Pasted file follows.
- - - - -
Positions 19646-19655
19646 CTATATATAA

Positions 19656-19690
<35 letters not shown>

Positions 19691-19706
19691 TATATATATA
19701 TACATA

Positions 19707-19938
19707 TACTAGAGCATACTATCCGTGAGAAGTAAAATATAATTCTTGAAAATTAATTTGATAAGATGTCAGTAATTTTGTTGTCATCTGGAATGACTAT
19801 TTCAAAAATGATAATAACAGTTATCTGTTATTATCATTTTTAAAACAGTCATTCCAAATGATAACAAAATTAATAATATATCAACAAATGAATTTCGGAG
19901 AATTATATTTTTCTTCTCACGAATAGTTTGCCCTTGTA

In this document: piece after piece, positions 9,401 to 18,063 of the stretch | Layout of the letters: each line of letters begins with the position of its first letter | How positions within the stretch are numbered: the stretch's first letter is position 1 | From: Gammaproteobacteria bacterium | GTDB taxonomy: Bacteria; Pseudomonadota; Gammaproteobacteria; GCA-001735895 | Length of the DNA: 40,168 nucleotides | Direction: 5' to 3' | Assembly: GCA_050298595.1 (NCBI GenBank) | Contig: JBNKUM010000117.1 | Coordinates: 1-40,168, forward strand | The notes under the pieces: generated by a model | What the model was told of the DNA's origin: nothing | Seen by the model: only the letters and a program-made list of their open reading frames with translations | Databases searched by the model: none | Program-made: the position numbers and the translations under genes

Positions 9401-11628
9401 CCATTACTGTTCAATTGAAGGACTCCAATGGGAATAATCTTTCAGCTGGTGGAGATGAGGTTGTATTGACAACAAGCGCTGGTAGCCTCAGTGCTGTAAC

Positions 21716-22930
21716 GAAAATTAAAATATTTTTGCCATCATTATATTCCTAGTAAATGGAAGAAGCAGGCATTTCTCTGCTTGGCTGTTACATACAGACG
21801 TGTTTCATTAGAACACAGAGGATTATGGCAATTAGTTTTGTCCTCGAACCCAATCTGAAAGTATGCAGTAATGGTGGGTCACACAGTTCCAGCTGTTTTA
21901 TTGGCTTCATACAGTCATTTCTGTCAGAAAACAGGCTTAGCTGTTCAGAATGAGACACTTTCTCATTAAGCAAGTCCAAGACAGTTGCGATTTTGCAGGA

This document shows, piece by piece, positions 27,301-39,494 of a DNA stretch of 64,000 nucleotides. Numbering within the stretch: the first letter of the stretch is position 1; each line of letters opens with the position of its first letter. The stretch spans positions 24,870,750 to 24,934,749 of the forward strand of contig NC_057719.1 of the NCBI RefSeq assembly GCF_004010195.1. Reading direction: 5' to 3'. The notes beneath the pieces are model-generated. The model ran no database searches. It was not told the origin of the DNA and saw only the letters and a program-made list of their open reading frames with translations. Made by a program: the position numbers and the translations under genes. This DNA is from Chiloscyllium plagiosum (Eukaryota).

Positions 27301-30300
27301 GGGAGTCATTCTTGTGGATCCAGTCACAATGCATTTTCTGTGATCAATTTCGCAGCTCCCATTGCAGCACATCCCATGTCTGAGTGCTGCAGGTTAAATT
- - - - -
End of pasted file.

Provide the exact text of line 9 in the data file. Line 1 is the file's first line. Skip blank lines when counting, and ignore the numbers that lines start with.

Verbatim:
19707 TACTAGAGCATACTATCCGTGAGAAGTAAAATATAATTCTTGAAAATTAATTTGATAAGATGTCAGTAATTTTGTTGTCATCTGGAATGACTAT